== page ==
I suggest that you try Quick Writes as a writing strategy with your students, at any grade level. I first used Quick Writes as a student teacher twelve years ago, before I even knew that’s what they are called. I got the idea from one of my professors, who asked us to reflect on a teaching strategy while he timed us for 90 seconds. While some of my classmates complained that that was a long time, I thought it was barely enough time to get started. I think that was the first time that I realized that people don’t love to write as much as I do.
And, that is why teachers should use Quick Writes. The strategy gives kids time to write about a subject or topic, reflect on their learning, list questions – basically anything you can think of that relates to your class or lesson – without feeling like they need to write a book as a response. Reluctant writers know that they only have to write for a given amount of time, and advanced writers know they have to be succinct and focused with their responses. While kids’ anxiety levels may rise a bit because of the timed nature of Quick Writes, they also level out a bit when students realize their writing does not have to be perfect and will not be graded.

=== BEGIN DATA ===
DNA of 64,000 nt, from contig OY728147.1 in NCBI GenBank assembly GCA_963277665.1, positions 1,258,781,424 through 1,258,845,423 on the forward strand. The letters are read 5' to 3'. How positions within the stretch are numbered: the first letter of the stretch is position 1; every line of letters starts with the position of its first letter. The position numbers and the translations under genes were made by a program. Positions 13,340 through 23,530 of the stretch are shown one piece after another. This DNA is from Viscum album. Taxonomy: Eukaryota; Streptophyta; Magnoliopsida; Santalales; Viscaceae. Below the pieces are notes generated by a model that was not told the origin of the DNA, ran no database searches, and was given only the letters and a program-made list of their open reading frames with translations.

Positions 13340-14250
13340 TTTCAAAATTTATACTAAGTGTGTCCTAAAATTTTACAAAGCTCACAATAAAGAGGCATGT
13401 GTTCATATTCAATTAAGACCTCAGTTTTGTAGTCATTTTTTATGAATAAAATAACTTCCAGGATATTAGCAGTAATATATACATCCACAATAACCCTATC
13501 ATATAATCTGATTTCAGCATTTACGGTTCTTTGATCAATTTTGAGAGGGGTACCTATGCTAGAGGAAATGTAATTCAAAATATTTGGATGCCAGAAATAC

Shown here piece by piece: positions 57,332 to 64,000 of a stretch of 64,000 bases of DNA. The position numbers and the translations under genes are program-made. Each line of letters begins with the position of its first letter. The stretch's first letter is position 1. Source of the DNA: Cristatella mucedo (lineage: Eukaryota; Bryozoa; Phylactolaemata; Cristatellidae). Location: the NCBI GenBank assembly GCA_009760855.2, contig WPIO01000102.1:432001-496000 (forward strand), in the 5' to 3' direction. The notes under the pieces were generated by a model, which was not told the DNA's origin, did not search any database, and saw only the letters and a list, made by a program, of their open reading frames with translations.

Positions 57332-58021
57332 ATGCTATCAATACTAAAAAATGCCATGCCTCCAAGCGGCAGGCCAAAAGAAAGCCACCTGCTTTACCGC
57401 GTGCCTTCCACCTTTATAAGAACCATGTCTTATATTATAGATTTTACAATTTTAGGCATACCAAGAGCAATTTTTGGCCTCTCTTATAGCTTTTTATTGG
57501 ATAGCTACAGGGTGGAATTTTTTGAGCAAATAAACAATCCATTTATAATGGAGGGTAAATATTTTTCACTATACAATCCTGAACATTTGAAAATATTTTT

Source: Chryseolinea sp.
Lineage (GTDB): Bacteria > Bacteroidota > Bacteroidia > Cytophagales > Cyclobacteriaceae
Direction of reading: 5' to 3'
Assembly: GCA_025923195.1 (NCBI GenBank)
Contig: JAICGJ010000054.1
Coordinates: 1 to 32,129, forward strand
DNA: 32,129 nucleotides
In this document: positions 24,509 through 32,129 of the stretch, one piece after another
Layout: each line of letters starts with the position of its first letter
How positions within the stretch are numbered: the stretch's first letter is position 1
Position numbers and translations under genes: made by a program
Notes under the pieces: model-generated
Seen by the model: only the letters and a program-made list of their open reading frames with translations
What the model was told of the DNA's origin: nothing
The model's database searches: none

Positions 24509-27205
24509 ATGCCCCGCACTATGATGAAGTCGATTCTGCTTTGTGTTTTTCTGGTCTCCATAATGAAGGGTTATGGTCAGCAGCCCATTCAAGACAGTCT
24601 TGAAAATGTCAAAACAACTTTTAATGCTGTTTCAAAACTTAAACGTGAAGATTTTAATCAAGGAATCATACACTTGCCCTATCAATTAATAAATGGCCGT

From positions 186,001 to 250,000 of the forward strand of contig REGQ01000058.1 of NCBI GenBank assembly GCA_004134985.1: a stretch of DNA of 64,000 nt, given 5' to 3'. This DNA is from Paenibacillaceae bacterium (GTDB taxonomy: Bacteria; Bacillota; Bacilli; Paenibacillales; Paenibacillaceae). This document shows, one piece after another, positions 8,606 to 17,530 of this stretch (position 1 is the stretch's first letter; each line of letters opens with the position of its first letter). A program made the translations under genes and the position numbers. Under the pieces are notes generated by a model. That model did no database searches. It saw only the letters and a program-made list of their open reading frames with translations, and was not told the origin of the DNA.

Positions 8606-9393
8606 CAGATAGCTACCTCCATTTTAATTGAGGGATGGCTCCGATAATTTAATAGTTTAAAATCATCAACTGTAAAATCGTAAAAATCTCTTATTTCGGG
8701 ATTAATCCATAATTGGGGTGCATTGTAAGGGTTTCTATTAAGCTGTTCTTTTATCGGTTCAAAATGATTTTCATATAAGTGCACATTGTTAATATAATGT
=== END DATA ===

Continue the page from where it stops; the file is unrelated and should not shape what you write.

That is not to say that you should not check or read students’ Quick Writes. Students need to know that you hold them accountable for their work, even timed Quick Writes, so you need to be prepared to have some sort of feedback attached to your Quick Writes. I always walked around the room with the timer in my hand, observing and encouraging, so kids were used to my peeking over their shoulders. When time was up, I would draw a smiley face or a star on those that had good insights, explanations, etc. Sometimes, I would have students read their Quick Write responses to one another. They often commented that they liked hearing so many different ideas, and they got a kick out of trying to read their writing because they felt rushed the first couple of times using the strategy. Those laughs made class even better!
One of my rules for Quick Writes was that the students had to be writing for the entire time. There is a great deal of evidence that shows students’ brains work better when their hands are writing, and the thinking stops when their hands stop writing. So, I modeled continuous writing for my students, including the act of repeating the last letter they had written until a new thought came to them. If I noticed kids taking advantage of that, I would do a one-on-one Quick Write session with them; we never had the problem again.
One other advantage of Quick Writes is they help build writing stamina in students. As students catch on to the strategy, you should add chunks of seconds until you build up to a few minutes per Quick Write. The kids may just be amazed by how much writing they can produce by the end of the school year.